# Drivetrain

## Pedal Power: How Far and How Fast Can You Go?

**Your Speed Depends on Overcoming Forces**

**
PEDAL POWER
**
is a combination of how hard and how fast a cyclist pushes on the pedals to overcome
all the forces resisting forward motion.

The rate at which work is done or energy is transferred is power. When riding a bike,
your
**PEDAL POWER** is the combination of how hard and how fast you push on the
pedals to overcome the forces holding you back.

### Forces opposing forward motion:

- Wind Resistance
- Gravity (Slope Resistance)
- Rolling Resistance
- Component Friction
- Inertia

## Power Output

To determine the power produced by a bicycle, use the equation:

*$\mathrm{power}=\frac{\mathrm{work}}{\mathrm{time}}$*

**Since work is equal to force times distance**

*$\mathrm{power}=\frac{\mathrm{force}\times \mathrm{distance}}{\mathrm{time}}$*

Velocity is equal to the bikes distance traveled over time, thus,

*$\mathrm{power}=\mathrm{force}\times \mathrm{velocity}$*

### Cadence

Is the number of pedal revolutions per minute. Like force, cadence impacts the amount of power a cyclist produces.

To generate more power, a cyclist either needs to push harder(increased force) or pedal faster (increase cadence). The higher your power output, the faster and further you will go!

### Mechanical Power ⟷ Electrical Power

Mechanical power is generated when you pedal a bike. It can be transferred to electrical power to illuminate a light bulb.

## Gears: Changing the Gear Ratio can Determine how far and how Fast you Move

**Gear Up!**

The gears of a bicycle create mechanical advantage that allows you to easily pedal up steep hills and increase speed going down hills. Gears are the toothed wheels near the pedals and rear wheel that help you cycle at a comfortable speed with minimal force no matter how steep the terrain.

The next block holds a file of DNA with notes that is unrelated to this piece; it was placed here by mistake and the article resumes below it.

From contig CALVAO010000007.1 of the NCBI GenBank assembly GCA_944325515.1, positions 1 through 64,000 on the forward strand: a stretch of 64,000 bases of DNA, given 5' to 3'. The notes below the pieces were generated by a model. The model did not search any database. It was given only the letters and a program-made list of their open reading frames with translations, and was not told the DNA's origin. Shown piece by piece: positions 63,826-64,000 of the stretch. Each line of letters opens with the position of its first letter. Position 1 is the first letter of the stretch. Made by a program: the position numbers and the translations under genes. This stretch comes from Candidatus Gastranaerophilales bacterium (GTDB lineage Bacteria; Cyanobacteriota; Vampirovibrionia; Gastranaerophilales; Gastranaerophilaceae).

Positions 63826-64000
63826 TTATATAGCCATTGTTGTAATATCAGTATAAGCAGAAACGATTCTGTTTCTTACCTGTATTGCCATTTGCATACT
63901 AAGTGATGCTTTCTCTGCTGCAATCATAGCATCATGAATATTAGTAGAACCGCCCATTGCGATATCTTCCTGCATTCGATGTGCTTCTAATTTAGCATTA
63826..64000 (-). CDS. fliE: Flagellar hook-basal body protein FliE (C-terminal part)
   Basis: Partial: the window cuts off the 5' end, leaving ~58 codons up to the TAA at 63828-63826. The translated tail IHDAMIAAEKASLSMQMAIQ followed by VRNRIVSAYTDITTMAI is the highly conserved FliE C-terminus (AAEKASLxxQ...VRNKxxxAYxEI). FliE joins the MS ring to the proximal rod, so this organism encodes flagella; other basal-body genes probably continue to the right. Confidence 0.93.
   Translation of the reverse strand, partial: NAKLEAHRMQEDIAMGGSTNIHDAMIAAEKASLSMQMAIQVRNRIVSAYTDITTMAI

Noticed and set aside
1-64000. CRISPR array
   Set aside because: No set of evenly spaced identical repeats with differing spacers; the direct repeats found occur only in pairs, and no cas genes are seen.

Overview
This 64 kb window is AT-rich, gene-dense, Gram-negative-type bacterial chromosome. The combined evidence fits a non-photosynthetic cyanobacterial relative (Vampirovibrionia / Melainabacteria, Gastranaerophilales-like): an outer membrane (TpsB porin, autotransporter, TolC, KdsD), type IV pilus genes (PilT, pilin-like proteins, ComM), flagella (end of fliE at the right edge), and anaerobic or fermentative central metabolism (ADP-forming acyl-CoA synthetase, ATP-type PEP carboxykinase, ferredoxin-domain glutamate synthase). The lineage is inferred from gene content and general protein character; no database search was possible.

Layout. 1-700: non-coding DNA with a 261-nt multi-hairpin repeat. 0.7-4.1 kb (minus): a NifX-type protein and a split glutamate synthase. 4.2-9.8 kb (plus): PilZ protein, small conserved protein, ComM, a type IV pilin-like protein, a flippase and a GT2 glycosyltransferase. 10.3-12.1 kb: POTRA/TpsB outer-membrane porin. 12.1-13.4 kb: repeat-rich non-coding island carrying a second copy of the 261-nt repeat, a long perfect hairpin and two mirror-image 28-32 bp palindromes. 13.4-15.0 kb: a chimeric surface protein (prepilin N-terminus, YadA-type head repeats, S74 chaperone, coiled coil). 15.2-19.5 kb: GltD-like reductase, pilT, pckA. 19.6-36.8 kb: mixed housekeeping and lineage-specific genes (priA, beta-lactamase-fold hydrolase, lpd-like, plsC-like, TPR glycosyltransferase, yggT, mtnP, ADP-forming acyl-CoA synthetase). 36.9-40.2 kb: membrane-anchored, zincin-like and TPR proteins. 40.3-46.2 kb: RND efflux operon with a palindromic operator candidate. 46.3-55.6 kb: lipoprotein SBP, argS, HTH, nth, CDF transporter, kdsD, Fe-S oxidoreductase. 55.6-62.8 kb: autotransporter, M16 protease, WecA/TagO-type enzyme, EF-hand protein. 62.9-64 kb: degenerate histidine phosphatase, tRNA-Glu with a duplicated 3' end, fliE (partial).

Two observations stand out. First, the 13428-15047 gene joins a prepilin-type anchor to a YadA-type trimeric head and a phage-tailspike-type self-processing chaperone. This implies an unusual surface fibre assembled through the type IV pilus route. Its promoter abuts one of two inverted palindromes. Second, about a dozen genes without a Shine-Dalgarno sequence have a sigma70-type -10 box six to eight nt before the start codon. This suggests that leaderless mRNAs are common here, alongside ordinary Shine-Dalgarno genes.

The components that are responsible for movement are called the drivetrain. The drivetrain on a bike consists of the pedals, front chainrings, rear cassette, front and rear derailleurs, and the chain.

## What is a Gear Ratio?

A gear ratio is the number of teeth on the front gear (chainring) divided by the number of teeth on the rear gear (cassette). The gear ratio indicates the number of times the rear wheel will turn for each single revolution of the pedals.

*
$\mathrm{Gear}\mathrm{Ratio}=\frac{39}{14}=2.79$
*

For each complete turn of the chainring gear, the smaller cassette gear will
turn 2.79 times

The combination of the chainring and cassette gear being used will determine if you are in a low gear or a high gear.

**Low gear:** small chainring gear and larger gears on the cassette. Low
gears are those located closest to the bike’s frame.

**High gear:** large chainring gear and smaller gears on the cassette.
High gears are those located furthest from the bike’s frame.

There is no all-encompassing gear ratio in which to ride, rather the appropriate gear ratio depends on the cyclist’s goal (whether to ride leisurely, to train, or to race), the terrain, and other environmental conditions. In the case of pedaling uphill, a cyclist often shifts to a low gear rat io which reduces the amount of force that must be applied to the pedals thereby allowing the cyclist to pedal more easily. However when pedaling on flat surfaces or downhill, cyclists typically shift to a high gear ratio to attain more speed.

## Cross Chaining VS Correct Chaining

Cross chaining is the improper location of the chain in relation to the chainrings and cassette gears. It occurs when the largest chainring is used with the larger cassette gears or when the smallest chainring is used with the smaller cassette gears. To reduce chain wear and prevent slipping gears, cross chaining should be avoided at all times. Correct chaining is when the chainring and cassette gears are used in the proper combinations; the large chainring with the smaller cassette gears or the small chainring with the larger cassette gears.